What People Are Saying in #RoadRage Posts
When motorists share #RoadRage in posts, the most commonly mentioned phrase is a telling one: “traffic.” Generic terms about cars and people are also quite frequent, as are hashtags for specific areas: New York City, Los Angeles, and Brooklyn. A few words stand out in relation to specific situations: “stuck,” “work,” “trafficjam,” and “rushhour.” Adjectives abound – from “terrible” to “crazy,” “worst” to “angry” – and numerous profanities make the cut as well.
Our analysis of #RoadRage posts on social media revealed some interesting trends about the times, locations, and other details around motorists’ frustrating incidents. However, true road rage – characterized by violence, injury, and even death – is a sobering issue about which true offenders are not likely to post on social media.
How can you thwart feelings of anger on the road? Allow for extra time in case you run into delays, adjust your schedule to avoid driving through the worst traffic, and listen to music while you drive. If you start to feel angry, it’s vital to relax, breathe deeply, and consider taking a break to stretch your legs or sip some water.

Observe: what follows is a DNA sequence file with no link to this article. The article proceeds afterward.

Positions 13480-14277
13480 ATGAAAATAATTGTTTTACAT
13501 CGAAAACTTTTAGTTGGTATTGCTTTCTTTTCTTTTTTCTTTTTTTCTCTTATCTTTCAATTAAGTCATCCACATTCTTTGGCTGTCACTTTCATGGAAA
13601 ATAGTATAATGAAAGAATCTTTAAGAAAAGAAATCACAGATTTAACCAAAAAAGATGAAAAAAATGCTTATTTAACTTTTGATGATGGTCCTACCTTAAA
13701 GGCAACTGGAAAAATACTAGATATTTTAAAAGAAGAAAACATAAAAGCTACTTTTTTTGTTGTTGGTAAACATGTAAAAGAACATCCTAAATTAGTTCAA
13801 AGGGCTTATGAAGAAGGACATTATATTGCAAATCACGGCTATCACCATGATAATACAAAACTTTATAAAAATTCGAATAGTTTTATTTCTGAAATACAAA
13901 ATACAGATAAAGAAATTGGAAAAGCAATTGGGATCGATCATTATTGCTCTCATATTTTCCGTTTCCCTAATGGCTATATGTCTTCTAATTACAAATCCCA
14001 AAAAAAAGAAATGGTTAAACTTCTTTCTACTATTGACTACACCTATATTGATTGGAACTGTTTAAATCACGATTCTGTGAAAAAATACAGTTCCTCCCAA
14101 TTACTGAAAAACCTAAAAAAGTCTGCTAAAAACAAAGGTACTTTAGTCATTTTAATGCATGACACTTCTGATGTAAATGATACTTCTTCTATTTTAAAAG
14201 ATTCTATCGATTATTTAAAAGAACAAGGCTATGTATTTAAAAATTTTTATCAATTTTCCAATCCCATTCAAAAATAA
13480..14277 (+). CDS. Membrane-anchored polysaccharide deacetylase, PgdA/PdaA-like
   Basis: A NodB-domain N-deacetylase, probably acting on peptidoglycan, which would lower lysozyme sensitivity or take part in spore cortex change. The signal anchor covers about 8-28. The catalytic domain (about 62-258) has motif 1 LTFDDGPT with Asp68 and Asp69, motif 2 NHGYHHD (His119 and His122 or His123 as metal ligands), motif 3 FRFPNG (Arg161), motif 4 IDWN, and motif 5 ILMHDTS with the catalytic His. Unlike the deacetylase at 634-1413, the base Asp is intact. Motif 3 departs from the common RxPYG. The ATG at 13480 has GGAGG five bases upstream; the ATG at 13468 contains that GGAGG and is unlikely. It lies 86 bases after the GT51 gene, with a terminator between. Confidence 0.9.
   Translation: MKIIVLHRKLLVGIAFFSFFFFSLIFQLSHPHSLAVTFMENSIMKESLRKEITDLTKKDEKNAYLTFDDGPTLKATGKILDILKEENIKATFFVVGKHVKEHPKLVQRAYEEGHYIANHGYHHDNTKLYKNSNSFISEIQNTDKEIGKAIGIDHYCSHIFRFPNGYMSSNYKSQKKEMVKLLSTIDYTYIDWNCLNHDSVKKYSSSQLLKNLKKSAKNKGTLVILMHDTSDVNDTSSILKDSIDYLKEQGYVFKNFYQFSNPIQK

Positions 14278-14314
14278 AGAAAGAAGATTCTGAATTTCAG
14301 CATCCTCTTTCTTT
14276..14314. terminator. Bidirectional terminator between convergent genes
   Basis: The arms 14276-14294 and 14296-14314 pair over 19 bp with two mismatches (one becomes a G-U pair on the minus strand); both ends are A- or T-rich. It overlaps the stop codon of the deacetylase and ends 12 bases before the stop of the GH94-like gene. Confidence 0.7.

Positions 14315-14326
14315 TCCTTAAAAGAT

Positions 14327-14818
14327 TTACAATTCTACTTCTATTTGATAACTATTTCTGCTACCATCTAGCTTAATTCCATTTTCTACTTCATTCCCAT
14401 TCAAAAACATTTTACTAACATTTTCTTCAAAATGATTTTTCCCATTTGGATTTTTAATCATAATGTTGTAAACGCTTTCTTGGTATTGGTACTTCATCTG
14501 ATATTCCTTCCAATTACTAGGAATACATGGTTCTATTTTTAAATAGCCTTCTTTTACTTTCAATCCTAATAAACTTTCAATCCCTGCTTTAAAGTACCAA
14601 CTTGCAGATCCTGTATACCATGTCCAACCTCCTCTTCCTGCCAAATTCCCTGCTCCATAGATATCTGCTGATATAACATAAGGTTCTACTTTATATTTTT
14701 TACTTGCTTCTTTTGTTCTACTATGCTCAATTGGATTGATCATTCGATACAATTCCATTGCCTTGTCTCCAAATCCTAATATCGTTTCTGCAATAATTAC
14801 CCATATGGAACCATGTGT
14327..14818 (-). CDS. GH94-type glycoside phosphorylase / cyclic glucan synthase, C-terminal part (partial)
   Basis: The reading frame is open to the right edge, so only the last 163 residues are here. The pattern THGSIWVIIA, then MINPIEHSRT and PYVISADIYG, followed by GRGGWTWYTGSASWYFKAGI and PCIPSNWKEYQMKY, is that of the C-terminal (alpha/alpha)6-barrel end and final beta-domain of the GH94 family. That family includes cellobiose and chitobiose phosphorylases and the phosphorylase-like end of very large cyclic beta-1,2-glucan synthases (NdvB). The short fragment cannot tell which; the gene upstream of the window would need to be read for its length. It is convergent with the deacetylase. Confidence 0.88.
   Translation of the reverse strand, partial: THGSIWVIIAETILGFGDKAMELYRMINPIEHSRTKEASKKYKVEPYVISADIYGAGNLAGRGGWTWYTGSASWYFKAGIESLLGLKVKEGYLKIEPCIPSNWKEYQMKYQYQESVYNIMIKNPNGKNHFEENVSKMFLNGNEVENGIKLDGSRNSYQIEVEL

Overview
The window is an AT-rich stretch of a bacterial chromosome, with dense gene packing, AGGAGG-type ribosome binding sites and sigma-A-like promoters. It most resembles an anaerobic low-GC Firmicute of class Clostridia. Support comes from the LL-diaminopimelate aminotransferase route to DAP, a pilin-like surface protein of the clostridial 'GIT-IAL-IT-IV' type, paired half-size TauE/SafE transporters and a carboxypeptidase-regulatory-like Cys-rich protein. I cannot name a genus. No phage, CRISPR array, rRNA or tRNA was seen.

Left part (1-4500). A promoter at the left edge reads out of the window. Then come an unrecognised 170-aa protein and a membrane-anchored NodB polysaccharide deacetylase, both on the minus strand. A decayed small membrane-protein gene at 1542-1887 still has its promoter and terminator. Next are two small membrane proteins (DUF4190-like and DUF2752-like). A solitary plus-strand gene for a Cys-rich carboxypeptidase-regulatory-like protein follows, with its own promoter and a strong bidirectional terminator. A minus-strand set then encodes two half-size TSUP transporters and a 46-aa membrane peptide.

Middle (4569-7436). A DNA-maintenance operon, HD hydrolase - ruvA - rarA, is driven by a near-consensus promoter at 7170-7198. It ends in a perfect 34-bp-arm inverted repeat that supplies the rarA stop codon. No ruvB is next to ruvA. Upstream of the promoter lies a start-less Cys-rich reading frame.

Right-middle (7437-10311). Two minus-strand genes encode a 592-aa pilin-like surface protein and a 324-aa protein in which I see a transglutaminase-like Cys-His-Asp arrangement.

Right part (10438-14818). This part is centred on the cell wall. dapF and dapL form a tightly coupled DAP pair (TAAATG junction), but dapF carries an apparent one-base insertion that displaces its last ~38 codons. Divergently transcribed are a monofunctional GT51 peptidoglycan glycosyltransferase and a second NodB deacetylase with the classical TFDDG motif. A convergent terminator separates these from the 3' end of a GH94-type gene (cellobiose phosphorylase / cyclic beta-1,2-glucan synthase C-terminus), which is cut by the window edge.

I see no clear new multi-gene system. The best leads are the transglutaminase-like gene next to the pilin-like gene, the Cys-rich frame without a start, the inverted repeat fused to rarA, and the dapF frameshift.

If you’re concerned about becoming a victim of road rage, your main focus should be on steering clear of aggressive drivers.
Whether you’re a potential aggressor or victim, calm, collected, and levelheaded actions may prevent a tragedy.
- Never challenge fellow motorists.
- Ignore rude gestures (and never direct an obscene gesture toward another driver).
- Try to use your horn only when necessary as it can anger other drivers.
- If you’re concerned about an aggressive driver, immediately report the situation to law enforcement.
We analyzed 65,535 Instagram posts from June 2013 through April 2016. Ranking of cities and states was based on the 5,183 posts that were geotagged. Instagram’s time stamps are in UTC (Coordinated Universal Time). We converted them to Eastern Standard Time by subtracting four hours. For the analysis of most frequently used words, we excluded common short terms unrelated to traffic.